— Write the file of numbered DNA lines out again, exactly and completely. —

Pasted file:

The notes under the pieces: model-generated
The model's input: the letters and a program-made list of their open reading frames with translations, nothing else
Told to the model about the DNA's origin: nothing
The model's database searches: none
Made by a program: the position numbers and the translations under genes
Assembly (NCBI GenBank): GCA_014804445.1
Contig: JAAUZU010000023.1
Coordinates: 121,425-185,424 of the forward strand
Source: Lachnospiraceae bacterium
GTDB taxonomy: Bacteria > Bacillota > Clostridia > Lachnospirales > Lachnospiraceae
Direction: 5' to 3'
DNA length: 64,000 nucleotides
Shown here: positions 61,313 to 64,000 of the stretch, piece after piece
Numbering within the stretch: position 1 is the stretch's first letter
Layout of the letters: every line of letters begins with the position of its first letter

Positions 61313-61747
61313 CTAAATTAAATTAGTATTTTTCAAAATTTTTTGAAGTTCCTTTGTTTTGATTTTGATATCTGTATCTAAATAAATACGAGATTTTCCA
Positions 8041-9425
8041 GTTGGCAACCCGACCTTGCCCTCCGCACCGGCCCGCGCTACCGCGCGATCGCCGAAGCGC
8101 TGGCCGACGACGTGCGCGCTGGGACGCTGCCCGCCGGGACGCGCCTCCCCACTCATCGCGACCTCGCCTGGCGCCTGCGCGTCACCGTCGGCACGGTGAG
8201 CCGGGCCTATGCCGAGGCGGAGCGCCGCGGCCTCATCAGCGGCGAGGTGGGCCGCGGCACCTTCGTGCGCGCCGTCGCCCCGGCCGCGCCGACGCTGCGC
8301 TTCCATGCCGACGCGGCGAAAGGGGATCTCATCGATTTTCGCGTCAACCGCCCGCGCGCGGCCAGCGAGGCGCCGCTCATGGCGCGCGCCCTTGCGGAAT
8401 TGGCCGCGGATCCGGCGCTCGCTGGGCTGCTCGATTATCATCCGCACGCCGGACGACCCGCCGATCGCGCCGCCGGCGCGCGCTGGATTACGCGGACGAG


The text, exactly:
The notes under the pieces: model-generated
The model's input: the letters and a program-made list of their open reading frames with translations, nothing else
Told to the model about the DNA's origin: nothing
The model's database searches: none
Made by a program: the position numbers and the translations under genes
Assembly (NCBI GenBank): GCA_014804445.1
Contig: JAAUZU010000023.1
Coordinates: 121,425-185,424 of the forward strand
Source: Lachnospiraceae bacterium
GTDB taxonomy: Bacteria > Bacillota > Clostridia > Lachnospirales > Lachnospiraceae
Direction: 5' to 3'
DNA length: 64,000 nucleotides
Shown here: positions 61,313 to 64,000 of the stretch, piece after piece
Numbering within the stretch: position 1 is the stretch's first letter
Layout of the letters: every line of letters begins with the position of its first letter

Positions 61313-61747
61313 CTAAATTAAATTAGTATTTTTCAAAATTTTTTGAAGTTCCTTTGTTTTGATTTTGATATCTGTATCTAAATAAATACGAGATTTTCCA
Positions 8041-9425
8041 GTTGGCAACCCGACCTTGCCCTCCGCACCGGCCCGCGCTACCGCGCGATCGCCGAAGCGC
8101 TGGCCGACGACGTGCGCGCTGGGACGCTGCCCGCCGGGACGCGCCTCCCCACTCATCGCGACCTCGCCTGGCGCCTGCGCGTCACCGTCGGCACGGTGAG
8201 CCGGGCCTATGCCGAGGCGGAGCGCCGCGGCCTCATCAGCGGCGAGGTGGGCCGCGGCACCTTCGTGCGCGCCGTCGCCCCGGCCGCGCCGACGCTGCGC
8301 TTCCATGCCGACGCGGCGAAAGGGGATCTCATCGATTTTCGCGTCAACCGCCCGCGCGCGGCCAGCGAGGCGCCGCTCATGGCGCGCGCCCTTGCGGAAT
8401 TGGCCGCGGATCCGGCGCTCGCTGGGCTGCTCGATTATCATCCGCACGCCGGACGACCCGCCGATCGCGCCGCCGGCGCGCGCTGGATTACGCGGACGAG